I’ve said it before that something that motivates me to run and work out is a regimented schedule. For running I tend to use Hal Higdon’s programs, and for lifting I’m a fan of Strong Lifts. Once I’ve followed the program for about a week, I start to feel great about sticking to it, and don’t want to break the streak. Obviously this is a simple concept, but a powerful one. Jerry Seinfeld popularized it by describing it as “not breaking the chain”:
He said for each day that I do my task of writing, I get to put a big red X over that day. “After a few days you’ll have a chain. Just keep at it and the chain will grow longer every day. You’ll like seeing that chain, especially when you get a few weeks under your belt. Your only job next is to not break the chain.”
“Don’t break the chain,” he said again for emphasis.
Funnily enough, he was talking about writing, which is another aspect of my life that calls for growth and motivation. But let’s stick to fitness, shall we?
Earlier this year, I was doing a really good job at sticking to the StrongLifts program. I was regularly going into the gym and following the plan to a tee. Even when I really didn’t want to work out on a certain day, I really really didn’t want to break the streak. So I toughened up and did it.
But then as always, life gets in the way. I got a new job, went to Atlanta for a month, and completely fell out of habit of working out (and fitness in general). The streak was broken, and I then discovered the downside to this practice: while a chain/streak/schedule is a great way to keep you going, it’s not at all going to help you start. In fact, it can even hurt. I remembered how much effort it took to go to the gym regularly, and thought “Well, I can wait another week before I start. It’ll help me to settle into my job first.” Excuses like that and many more kept me from getting back on track (really, it was just me trying to justify being lazy).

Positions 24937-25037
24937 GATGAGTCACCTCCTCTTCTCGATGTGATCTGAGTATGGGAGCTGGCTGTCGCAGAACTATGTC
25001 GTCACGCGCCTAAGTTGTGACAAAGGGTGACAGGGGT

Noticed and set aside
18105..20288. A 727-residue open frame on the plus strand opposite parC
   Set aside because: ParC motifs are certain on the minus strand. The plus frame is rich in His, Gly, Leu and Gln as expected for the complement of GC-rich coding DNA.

So I’m trying something new. And it doesn’t involve throwing schedules out entirely. I still love the structure and guidance, and I’ll probably still use both of the programs I like. But I won’t treat a streak like gospel. If it breaks, it breaks. And when it does, I won’t think of going back to the gym as a whole new ordeal I’m getting myself into. It’s just…going to the gym. Once. If I go back (I probably will, once I get started), great. If not, no big deal.
So here’s to trying to actually enjoy fitness in and of itself, and not just being beholden to calendar.